Employee’s breach of contract is not fatal to constructive dismissal claim
The Claimant resigned his post as Director of Resources during an ongoing disciplinary process against him. The investigation initially covered his responsibility for a substantial over-spend but then widened to incorporate misconduct in sending emails containing sexual content from the company’s email system. These were not marked private or personal which the Association’s policy required – a policy which he himself had drafted. The Claimant resigned and claimed he has been constructively dismissed but the Tribunal struck out his claim on the basis that, as he was himself in fundamental breach at the time of the Association’s alleged fundamental breach, he was precluded from claiming that he had been constructively dismissed.
On appeal to the EAT, the EAT commented that the authorities were not completely consistent on this point but it picked up on the McNeill v Aberdean City Council case which it considered set out the correct principle, which was that the obligation of trust and confidence of each party to a contract of employment is not suspended because one party has breached that obligation. So if one party commits a fundamental breach and the other does not accept it, whether because they do not know about it or otherwise, the contract continues. It therefore remitted the constructive unfair dismissal claim back to the Tribunal.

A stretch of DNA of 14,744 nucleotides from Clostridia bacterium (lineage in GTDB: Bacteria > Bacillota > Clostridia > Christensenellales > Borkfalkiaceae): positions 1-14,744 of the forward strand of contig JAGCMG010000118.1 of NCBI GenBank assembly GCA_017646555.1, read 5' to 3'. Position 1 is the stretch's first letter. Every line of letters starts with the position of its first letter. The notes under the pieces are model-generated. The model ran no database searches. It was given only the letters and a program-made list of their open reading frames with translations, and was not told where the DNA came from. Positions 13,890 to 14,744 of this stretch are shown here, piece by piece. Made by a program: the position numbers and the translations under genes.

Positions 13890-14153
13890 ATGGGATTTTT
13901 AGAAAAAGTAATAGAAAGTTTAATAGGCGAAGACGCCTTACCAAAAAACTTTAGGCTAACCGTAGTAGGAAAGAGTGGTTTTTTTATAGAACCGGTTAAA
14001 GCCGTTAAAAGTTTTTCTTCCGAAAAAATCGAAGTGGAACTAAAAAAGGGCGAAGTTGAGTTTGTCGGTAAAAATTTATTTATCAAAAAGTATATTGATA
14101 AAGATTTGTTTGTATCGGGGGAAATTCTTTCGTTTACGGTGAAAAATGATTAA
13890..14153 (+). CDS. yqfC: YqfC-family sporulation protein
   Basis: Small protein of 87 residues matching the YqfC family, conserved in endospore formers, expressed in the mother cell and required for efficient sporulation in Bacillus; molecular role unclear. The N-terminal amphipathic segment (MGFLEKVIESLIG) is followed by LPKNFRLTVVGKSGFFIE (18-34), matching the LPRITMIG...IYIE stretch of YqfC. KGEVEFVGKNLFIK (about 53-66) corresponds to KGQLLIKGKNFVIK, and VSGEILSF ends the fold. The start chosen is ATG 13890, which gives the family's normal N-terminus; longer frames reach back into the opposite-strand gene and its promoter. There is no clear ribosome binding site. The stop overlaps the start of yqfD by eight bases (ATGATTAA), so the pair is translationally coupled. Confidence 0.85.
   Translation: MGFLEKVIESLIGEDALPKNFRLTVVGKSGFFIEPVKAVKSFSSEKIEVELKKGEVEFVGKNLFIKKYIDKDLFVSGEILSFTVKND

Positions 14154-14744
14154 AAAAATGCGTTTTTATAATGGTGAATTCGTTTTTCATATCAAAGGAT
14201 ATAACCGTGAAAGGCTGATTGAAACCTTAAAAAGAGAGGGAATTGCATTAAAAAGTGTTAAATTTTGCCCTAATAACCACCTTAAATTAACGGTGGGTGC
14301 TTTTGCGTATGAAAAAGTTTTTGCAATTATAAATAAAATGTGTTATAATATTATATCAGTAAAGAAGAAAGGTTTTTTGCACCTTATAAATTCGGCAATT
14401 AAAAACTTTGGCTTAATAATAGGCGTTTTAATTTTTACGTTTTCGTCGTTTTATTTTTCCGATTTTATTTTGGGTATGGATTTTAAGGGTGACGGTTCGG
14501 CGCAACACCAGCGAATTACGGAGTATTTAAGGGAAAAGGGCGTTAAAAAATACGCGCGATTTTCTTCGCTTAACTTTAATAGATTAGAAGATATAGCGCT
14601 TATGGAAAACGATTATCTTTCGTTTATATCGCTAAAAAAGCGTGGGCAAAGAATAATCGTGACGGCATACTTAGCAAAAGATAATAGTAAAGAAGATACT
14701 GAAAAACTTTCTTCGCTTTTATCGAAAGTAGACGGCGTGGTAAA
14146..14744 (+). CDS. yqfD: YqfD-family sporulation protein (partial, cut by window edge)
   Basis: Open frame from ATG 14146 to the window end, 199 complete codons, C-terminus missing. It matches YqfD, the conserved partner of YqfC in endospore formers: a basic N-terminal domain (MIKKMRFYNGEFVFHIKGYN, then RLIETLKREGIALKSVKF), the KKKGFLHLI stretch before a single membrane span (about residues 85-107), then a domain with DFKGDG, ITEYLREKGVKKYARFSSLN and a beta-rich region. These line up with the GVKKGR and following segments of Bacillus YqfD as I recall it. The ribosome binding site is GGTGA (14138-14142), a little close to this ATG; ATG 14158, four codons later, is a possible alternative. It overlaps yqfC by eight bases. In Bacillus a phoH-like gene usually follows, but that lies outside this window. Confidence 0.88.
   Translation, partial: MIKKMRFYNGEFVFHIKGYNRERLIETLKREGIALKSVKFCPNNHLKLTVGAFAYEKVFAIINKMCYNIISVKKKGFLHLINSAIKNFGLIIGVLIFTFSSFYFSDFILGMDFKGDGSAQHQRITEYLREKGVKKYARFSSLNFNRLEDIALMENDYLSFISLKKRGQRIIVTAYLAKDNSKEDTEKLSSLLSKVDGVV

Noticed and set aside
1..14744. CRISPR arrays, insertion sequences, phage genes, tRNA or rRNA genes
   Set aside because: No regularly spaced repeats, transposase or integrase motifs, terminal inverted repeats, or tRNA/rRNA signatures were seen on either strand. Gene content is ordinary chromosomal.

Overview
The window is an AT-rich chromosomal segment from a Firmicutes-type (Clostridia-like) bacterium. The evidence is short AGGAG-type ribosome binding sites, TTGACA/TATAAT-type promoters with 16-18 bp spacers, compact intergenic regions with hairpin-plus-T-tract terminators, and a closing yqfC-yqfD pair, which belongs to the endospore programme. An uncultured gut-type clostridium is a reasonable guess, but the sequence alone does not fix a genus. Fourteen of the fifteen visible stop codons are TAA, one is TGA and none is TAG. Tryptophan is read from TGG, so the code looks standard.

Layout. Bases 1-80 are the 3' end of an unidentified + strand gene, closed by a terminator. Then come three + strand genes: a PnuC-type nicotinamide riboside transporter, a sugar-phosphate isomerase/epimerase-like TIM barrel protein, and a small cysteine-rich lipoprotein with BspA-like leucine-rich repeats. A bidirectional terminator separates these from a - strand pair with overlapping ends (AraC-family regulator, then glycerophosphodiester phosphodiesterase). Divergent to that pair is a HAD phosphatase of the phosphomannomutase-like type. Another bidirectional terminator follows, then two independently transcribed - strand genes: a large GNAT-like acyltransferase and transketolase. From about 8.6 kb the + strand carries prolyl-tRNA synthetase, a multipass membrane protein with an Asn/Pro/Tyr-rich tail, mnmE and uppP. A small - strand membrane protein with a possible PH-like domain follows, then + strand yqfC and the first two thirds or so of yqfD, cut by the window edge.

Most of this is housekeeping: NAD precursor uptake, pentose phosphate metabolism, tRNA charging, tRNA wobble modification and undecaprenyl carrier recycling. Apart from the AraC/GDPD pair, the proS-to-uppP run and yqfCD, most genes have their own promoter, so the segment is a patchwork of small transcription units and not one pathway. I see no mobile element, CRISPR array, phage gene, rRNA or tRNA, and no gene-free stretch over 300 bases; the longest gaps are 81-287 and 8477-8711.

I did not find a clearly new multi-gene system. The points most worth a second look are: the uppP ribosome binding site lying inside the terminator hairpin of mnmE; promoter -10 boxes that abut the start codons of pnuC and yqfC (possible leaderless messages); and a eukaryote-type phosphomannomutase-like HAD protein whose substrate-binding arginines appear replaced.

This legal update is provided for general information purposes only and should not be applied to specific circumstances without prior consultation with us.
For further details on any of the issues covered in this update please contact Gemma Ospedale, Partner in Employment on 020 7583 2222.